Windows also lets you use longer passwords that may contain spaces and other punctuation characters. This allows for the use of pass phrases, which are "passwords" made up of multiple words. Typing a phrase when logging on may require a few extra keystrokes, but it may actually take less time than locating some special characters on the keyboard.

By combining pass phrases with punctuation marks, or small changes to words, you can create even more complexity. Even better, pass phrases are easier to remember and so are more easily accepted by users. They are also less likely to be written down. Unfortunately, not all systems allow for pass phrases. If password length restrictions don't prevent the use of pass phrases, you should consider transitioning to them soon. Doing this not only increases security but makes your users happier with the password guidelines.

There are more security myths making the rounds that you'll read about in future Security Advisor columns. For now, I hope that debunking two of the most popular myths will help you increase your password security and not fall victim to inappropriate trust in SSL.

About the Author

Joern Wettern, Ph.D., MCSE, MCT, Security+, is the owner of Wettern Network Solutions, a consulting and training firm. He has written books and developed training courses on a number of networking and security topics. In addition to helping companies implement network security solutions, he regularly teaches seminars and speaks at conferences worldwide.

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Reader Comments:

Wed, Dec 13, 2006 Anonymous Anonymous

The author contridicts himself. He states that complex passwords do not enhance security and then a couple of paragraphs later he says: "The only way to truly prevent someone from guessing or cracking your password is to increase the number of different characters within a password--distinguishing between uppercase and lowercase, allowing numbers and special characters" And later says: "By combining pass phrases with punctuation marks, or small changes to words, you can create even more complexity." I'm confused, isn't that what password complexity is? Combinations of upper and lower case, special characters and the like? It really is true, PHD="Piled High, and Deep"

Fri, Nov 17, 2006 Steams Anonymous

SSL IS secure - ok?
Your computer is NOT!
Having connected to that banking system through SSL doesn't mean that somebody cannot come to you at the same time with a gun and have you to transfer all your money to his account...
But doest it mean that SSL security is a myth? :)

Myth N2:
"Many old computers allowed passwords made up of only letters" - what-what-what?
Complex passwords DO enhance security.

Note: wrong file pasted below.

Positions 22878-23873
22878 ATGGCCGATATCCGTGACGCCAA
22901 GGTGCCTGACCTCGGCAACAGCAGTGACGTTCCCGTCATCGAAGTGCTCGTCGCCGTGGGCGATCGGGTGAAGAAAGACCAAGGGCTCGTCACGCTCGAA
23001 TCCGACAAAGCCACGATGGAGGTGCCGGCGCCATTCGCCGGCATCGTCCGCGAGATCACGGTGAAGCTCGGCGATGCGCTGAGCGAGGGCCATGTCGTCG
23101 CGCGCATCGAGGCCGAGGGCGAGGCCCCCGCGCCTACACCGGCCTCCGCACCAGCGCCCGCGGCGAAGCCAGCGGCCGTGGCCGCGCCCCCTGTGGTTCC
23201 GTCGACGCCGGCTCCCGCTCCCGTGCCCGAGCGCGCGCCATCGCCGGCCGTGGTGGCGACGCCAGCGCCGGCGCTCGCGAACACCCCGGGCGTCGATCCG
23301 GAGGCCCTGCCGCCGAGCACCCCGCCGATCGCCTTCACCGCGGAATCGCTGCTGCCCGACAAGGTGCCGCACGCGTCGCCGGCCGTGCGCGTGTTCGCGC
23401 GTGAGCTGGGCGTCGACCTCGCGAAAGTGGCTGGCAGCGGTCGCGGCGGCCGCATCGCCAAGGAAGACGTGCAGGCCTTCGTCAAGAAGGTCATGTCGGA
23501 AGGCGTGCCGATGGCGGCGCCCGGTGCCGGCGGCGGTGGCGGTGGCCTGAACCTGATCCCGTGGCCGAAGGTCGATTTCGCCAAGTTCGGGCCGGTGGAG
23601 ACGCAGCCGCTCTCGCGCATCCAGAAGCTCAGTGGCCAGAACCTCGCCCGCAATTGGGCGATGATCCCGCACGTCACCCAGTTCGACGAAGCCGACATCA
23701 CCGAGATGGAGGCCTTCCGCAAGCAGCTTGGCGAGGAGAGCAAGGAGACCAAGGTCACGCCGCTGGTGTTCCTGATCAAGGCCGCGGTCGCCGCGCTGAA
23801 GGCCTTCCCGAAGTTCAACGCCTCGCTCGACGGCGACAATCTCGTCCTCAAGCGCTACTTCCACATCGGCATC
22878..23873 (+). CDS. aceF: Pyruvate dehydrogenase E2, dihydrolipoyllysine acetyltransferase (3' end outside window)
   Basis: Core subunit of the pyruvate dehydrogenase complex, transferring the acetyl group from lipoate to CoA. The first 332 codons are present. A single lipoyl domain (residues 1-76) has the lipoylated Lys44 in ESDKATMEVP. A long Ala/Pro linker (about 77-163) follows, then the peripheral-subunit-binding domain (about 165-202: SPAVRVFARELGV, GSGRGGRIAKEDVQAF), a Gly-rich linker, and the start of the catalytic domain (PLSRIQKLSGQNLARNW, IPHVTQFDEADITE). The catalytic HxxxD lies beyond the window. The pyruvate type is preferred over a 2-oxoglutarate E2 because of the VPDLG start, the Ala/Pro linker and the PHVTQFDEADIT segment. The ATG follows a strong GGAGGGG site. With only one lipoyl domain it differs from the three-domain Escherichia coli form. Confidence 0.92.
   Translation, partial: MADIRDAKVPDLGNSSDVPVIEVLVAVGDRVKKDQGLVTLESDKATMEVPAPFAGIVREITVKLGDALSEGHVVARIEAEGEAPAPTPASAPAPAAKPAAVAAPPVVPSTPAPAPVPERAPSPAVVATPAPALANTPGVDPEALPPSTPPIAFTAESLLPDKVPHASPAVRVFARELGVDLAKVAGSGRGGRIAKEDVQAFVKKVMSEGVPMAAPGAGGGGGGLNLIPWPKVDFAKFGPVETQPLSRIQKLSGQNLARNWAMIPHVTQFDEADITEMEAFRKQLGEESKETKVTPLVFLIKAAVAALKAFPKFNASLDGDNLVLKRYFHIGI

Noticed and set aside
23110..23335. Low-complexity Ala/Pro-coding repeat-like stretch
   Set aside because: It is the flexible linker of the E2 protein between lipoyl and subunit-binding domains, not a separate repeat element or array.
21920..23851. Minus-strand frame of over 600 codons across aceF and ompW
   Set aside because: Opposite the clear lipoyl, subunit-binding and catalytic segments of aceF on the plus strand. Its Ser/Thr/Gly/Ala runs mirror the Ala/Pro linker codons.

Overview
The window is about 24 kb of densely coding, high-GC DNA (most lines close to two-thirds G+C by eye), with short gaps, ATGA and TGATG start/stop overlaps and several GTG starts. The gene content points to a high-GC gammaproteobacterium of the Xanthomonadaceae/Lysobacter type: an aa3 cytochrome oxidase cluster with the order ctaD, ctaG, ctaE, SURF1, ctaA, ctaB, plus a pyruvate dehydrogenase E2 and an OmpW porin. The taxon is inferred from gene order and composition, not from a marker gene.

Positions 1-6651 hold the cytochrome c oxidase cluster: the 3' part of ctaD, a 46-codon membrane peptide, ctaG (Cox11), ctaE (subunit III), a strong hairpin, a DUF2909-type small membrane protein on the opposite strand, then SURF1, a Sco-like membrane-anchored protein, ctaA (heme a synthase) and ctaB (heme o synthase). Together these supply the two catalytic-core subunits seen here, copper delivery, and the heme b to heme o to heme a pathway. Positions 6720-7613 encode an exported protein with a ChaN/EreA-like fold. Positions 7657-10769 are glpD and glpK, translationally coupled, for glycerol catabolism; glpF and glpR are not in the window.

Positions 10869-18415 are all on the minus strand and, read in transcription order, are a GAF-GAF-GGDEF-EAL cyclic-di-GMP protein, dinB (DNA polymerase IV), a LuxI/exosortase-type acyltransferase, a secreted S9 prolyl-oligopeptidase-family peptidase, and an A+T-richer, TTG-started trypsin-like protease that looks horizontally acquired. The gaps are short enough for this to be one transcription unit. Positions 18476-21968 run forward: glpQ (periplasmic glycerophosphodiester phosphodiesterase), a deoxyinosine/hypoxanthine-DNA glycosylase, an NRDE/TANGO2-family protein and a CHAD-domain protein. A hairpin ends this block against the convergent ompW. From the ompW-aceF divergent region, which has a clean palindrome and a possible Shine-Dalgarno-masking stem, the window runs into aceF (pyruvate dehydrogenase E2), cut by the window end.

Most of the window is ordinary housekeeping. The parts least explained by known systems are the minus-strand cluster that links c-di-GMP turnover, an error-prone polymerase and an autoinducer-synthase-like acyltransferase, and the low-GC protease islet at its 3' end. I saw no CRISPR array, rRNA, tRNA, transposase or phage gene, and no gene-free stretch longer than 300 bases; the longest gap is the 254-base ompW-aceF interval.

The article is rather misleading...

Sat, Jul 29, 2006 Anonymous Anonymous

Im not sure why people are bashing the author. Its obvious he's not saying that keystroke loggers are a problem with SSL. hes saying that just because ur on a secure site, doesn't mean that you're financial information can't be taken. Although SSL is a secure form of communication, it doesn't mean that you can't be compromised

Sat, Jul 29, 2006 anon UK

Unfortunately James its not so rare as you may think. Many people have been victims of this sort of theft. Going to the bother to simulate the banks website is all done before the installation of the keylogger or screen capture software. I'm surprised you never heard of "spoof sites"

The article states that SSL does in fact do what it is designed to do and only states that connecting through SSL may seem secure but if your infected by the keylogger then SSL is pretty much useless while still doing it's end of the bargain. Think of bolting a stable door and the horse been craned through the roof. You can't blame the guy who fitted the bolt because the doors still secure.

I'm not sure which bank you use but if you'd like to see an example of the screen keyboard then egold use 1.

Fri, Jul 28, 2006 James California

How can you go from SSL issues to a keystroke logger? The two are completely separate issues. Any malware on someones computer is not a weakness in SSL, its a problem on the local computer. Also, I use online banking regularly, and I have yet to see an on-screen keyboard (perhaps you could provide an example), so even if there was a program installed locally that could capture mouse click images, it wouldn't be very useful; and again, nothing to do with SSL. For a program to be able to send commands to your banking website, it would have to know the current structure of that particular website, and be able to simulate it - not likely to happen, and would take a whole lot of work to implement. (No SSL issue here either.) If you're going to put on a heading of SSL, you should talk about SSL. If you want to encourage people to keep malware off their computer, then do so, but please provide more probable examples, or make it clear that your examples are only what could happen, but are very rare.

Thu, Jul 27, 2006 Anonymous Denver

Thank you, Dr. Wettern. Wonderful educational column.

Wed, Jul 26, 2006 J. Jimenez Miami, FL

Don't be so quick to dismiss it Sandeep, it's only the tip of the iceberg.

Wed, Jul 26, 2006 Alan Illinois, USA

Apparently Sandeep Dhar hasn't been keeping up to date with what is going on in the world of malware. Don't forget that malicious image files were the stuff of fantasy and hoaxes a few years ago, now they are a legitimate threat which must be accounted for.

Fri, Jul 14, 2006 Sandeep Dhar PA, USA

Wow! I am no security expert but the author's attempt at blowing away Myth 1 appear to get a bit carried away into the realm of science fiction by themselves! I mean, sending screen shots of online keyboard mouse clicks?? What did the user do? Install Remote Desktop and invite the hackers in?